Today we stop by Williamsburg’s Diner, a place that needs no introduction, where owner Andrew Tarlow and founding chef Caroline Fidanza, however unintentionally, first codified the tenents of what’s become known as ‘new Brooklyn cuisine’ – delicious, accessible food rooted in regional traditions, made with refined technique and the highest quality, often local, ingredients. It’s the restaurant that launched a thousand restaurants.
We asked chef Matthew Greene and manager James O’Boyle to point us to something good on the always-changing menu. Their suggestion? Fried chicken and sweet potato pancakes.
So guys, what would you recommend today?
Matthew: I think you should try the sweet potato pancakes and fried chicken. It’s basically our take on the classic soul food dish of chicken and waffles.
I actually just recently found out about the history behind chicken and waffles. It started with jazz musicians in Harlem in the 1930’s, who would go out to eat at four or five o’clock in the morning after playing all night along. They’d go eat, and because of the super-late hour they wanted something that would combine breakfast and dinner in one dish. So somebody came up with the idea of serving fried chicken on waffles. There’s some controversy about whether it actually started in Harlem or L.A., but since we’re here in New York, I’m gonna go with Harlem.
For our version, we modified it a little bit. Instead of waffles, we do pancakes, and we make them with sweet potatoes. The local sweet potato crop this year is really, really nice. They’re super sweet without being too watery, which makes for really strong flavor, and the texture makes them really easy to incorporate into our pancake batter.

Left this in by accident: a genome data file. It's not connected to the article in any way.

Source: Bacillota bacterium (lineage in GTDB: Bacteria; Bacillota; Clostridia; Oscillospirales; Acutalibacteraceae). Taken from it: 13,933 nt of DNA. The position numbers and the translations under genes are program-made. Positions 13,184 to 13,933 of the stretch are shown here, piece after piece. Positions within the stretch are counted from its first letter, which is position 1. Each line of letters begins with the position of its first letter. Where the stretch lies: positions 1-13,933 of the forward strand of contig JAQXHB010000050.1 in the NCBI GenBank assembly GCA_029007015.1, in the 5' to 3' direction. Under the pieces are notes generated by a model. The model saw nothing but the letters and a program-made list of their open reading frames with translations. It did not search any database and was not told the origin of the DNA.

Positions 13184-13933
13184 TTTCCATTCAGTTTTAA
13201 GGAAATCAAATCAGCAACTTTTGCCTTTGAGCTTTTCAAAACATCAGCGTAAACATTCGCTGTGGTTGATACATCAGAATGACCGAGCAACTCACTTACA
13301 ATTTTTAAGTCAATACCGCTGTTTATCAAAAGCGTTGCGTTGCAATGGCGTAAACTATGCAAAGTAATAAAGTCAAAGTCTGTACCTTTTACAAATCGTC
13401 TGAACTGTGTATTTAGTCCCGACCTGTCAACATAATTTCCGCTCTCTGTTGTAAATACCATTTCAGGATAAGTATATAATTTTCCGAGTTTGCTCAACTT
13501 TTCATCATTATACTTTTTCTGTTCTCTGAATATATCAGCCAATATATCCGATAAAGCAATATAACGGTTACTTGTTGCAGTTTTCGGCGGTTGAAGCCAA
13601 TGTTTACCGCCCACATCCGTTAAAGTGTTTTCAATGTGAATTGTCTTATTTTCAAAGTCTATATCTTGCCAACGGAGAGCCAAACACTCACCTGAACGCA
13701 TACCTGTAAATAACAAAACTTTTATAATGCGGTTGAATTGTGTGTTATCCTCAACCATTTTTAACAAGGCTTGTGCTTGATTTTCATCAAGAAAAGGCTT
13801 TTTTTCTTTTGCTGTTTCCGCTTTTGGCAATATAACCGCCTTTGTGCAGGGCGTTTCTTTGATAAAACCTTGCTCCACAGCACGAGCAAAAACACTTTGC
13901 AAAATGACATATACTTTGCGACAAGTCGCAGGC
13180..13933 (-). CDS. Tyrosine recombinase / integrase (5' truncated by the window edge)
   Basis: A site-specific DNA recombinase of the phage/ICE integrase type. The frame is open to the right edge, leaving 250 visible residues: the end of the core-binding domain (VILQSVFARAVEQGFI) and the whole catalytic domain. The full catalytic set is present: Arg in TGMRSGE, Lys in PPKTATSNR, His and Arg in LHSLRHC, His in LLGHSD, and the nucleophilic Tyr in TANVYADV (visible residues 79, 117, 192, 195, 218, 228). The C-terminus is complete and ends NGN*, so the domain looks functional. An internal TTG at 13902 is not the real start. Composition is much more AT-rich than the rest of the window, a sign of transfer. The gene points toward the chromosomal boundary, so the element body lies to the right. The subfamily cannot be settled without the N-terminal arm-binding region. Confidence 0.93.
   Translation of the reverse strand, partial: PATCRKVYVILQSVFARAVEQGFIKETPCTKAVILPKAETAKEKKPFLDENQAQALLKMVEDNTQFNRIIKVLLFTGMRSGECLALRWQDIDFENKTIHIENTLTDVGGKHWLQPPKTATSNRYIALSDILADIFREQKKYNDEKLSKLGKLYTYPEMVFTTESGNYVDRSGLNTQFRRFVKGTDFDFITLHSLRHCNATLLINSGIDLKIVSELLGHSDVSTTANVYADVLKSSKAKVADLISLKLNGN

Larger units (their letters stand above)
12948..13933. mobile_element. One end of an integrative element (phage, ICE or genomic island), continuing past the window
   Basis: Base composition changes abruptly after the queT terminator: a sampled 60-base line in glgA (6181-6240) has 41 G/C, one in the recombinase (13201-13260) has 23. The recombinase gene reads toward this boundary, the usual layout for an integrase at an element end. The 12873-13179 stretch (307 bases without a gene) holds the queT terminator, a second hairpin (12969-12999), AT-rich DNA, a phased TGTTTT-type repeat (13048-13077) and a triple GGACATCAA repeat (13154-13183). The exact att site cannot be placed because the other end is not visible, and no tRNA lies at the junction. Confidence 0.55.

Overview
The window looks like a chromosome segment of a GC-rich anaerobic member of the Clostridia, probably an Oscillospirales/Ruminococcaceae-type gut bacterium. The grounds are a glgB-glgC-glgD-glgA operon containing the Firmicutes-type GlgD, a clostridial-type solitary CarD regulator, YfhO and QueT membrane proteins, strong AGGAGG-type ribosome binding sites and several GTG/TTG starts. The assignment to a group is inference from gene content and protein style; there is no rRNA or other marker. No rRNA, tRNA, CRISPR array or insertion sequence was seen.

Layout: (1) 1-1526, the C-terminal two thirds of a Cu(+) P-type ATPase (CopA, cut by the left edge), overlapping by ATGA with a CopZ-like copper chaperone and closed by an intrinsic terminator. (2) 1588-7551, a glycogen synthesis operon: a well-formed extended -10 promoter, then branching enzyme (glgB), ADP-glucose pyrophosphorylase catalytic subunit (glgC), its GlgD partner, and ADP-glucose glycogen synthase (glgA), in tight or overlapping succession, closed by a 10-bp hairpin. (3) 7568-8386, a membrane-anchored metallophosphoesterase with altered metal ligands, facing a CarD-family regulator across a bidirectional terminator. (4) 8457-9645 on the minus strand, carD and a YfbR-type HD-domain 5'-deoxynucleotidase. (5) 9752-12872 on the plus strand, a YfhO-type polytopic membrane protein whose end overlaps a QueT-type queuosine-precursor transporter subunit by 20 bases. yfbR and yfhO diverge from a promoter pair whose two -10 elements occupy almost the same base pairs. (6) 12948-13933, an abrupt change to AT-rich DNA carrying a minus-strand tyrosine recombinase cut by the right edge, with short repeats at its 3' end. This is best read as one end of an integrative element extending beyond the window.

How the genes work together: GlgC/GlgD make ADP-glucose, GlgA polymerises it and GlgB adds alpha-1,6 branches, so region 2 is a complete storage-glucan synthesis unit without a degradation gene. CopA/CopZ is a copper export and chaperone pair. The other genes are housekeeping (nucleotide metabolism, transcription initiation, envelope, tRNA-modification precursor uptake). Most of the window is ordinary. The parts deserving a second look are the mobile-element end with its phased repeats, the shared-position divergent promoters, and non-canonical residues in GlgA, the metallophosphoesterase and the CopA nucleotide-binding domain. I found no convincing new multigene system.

The sweet potatoes make the pancakes richer – their starch and sugars give them more body. They’re not as fluffy as regular pancakes, but they’re not heavy either. They’re smooth. The buttermilk combined with the sweet potato gives the pancakes an almost custardy feel, which is kind of cool.
For the chicken, we use really nice pastured birds from Lancaster County. We do them in a nice batter and fry them in a way that gives you really tender, juicy meat inside that crunchy, crispy, savory crust – just what you’re looking for with fried chicken.
We finish the whole thing with cilantro and chili maple syrup, to bring together the sweet and savory nature of the dish with a little spice. That little bit of heat from the chilis combined with the sweetness of the maple syrup really gives everything a little bit of depth. One of the things I really like about using chili in contexts like this is that it can provide heat where people don’t really expect it. It’s a fun way to add an unpredictable element to really familiar dishes, while adding some depth too.
The beauty of this dish is that it’s both sweet and savory. It’s the best of both worlds. You get the sweet from the sweet potato in the pancakes and the maple syrup. You get the savory aspect in the fried chicken. You get a nice mix of textures with the creamy, custardy pancakes and the crunchy, crispy fried chicken. And you get some added dimension from the cilantro and the chili. Who doesn’t love fried chicken? Who doesn’t love friggin’ pancakes? They’re two things that just about everybody loves.
James: For me, this dish feels like getting lucky a little bit. We serve a fried chicken sandwich here a lot, and we serve pancakes for breakfast a lot. Our menu changes all the time, so having both on the same menu, on the same day, in the same dish is like having the planets perfectly aligned. And I’m always happy when planets align. [laughter.]
It’s just good old fashioned comfort food done really well. It’s definitely one of my favorite dishes here.